Playing the Trump card
I was disturbed by the short news item in the March issue of The Psychologist about experts speculating on the mental health of Donald Trump. The Psychologist is straying dangerously close to tabloid tactics here: seemingly reproaching an individual or group for some wrongdoing as a backdoor means of publishing the very allegations it purports to condemn. In this case, US psychologists, psychiatrists and psychotherapists have knowingly behaved unethically. They have suggested publicly that they have determined the President’s mental health status whilst never having had any contact with him; even so far as naming his condition. The article cites our own (BPS) President, Professor Peter Kinderman, who refers to this as ‘arm’s-length celebrity pseudo-diagnosis’ which is very apt. However, it is not helpful to our colleagues in mental health research or practice for Professor Kinderman to state – without further elaboration – that he is ‘sceptical of the validity of psychiatric diagnosis per se’.
The problem is that such unfounded speculation can then easily take on the appearance of fact – the more so if presented in a learned Society’s newsletter. Unfortunately, this plays directly into the hands of those who believe in ‘alternative facts’, are sceptical or even hostile towards ‘experts’ and the media and have been quick to criticise the publication of ‘fake news’ – fine if it is demonstrably fake. We apparently live in a ‘post-truth’ age but we should, first, be worried about the implications of that and, secondly, maintain our scientific integrity.
The article further quotes Professor Kinderman, in amongst some politically loaded phrases as follows: ‘We should not smear those of us struggling with psychological problems by association with people of the calibre of Donald Trump.’
Surely if we have any genuine concerns about the (US) President’s mental health, a more caring attitude is required. Is President Trump not allowed to have such conditions because it would somehow devalue the status of those who have been more properly and professionally diagnosed? Is everyone else with a mental health problem beyond reproach?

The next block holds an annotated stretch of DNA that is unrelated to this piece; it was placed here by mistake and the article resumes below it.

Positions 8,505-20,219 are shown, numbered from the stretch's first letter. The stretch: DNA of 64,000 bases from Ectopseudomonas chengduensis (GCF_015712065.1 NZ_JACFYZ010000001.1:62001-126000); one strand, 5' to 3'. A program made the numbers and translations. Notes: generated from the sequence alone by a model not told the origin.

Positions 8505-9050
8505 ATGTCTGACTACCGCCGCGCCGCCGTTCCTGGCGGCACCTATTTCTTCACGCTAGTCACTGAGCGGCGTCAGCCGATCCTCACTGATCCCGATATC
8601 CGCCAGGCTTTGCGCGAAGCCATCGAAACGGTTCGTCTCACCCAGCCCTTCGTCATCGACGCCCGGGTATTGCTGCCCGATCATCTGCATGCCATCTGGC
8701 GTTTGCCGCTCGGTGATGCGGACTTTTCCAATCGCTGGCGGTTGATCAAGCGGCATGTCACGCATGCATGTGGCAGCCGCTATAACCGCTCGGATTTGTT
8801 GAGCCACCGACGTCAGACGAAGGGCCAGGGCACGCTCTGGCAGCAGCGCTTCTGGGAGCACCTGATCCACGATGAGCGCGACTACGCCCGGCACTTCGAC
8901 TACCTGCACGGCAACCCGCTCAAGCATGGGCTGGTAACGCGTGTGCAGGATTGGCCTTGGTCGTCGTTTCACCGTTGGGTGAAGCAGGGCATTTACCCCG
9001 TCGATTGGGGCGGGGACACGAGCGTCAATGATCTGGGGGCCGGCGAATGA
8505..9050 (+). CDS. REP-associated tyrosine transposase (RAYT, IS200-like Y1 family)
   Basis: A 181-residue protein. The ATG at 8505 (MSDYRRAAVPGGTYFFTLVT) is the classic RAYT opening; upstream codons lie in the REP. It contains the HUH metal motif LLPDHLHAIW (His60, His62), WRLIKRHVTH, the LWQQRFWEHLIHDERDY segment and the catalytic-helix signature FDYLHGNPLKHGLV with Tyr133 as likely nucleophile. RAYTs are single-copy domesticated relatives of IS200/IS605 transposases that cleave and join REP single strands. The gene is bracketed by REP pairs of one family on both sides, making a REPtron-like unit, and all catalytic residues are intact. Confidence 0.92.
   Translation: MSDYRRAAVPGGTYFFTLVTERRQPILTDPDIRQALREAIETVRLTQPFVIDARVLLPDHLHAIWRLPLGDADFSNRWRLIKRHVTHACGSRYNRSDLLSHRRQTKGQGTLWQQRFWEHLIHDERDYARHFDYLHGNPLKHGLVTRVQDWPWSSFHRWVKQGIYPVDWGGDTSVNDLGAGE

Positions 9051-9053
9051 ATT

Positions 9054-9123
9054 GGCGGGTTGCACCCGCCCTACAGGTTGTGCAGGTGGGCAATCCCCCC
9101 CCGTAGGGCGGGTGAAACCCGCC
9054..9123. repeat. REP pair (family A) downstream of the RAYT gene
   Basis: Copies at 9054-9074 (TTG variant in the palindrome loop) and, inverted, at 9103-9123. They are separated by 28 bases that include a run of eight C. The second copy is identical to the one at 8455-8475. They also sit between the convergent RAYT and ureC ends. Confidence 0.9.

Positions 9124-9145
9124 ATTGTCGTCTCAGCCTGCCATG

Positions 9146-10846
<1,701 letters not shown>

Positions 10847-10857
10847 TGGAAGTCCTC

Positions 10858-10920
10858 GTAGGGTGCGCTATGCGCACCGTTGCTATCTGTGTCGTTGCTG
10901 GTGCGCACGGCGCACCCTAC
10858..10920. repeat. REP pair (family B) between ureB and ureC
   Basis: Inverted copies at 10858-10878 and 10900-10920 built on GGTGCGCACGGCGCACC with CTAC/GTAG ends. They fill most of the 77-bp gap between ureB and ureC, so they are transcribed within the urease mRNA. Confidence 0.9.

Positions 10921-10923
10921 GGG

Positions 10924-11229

In a science-based discipline, it is acceptable to raise debate but not by resorting to emotive and inflammatory language. The Psychologist should not be used a platform to comment on, for example, a person’s ‘contemptible’ behaviour; particularly if that behaviour may be founded on a genuine psychological condition of the type many of our fellow members’ careers are dedicated to alleviating.
This letter is neither in support of nor in opposition to President Trump’s administration or recent rhetoric, but is a plea to maintain the highest standards of ethical and balanced reporting. I realise that the source material referred to is available for anyone to discover for themselves, but The Psychologist should, I feel, be more circumspect about relaying it without some considered comment about the breaches of professional conduct that are the core of the article. Publishing such material in this raw form, I feel, devalues our Society, profession and The Psychologist as a publication.
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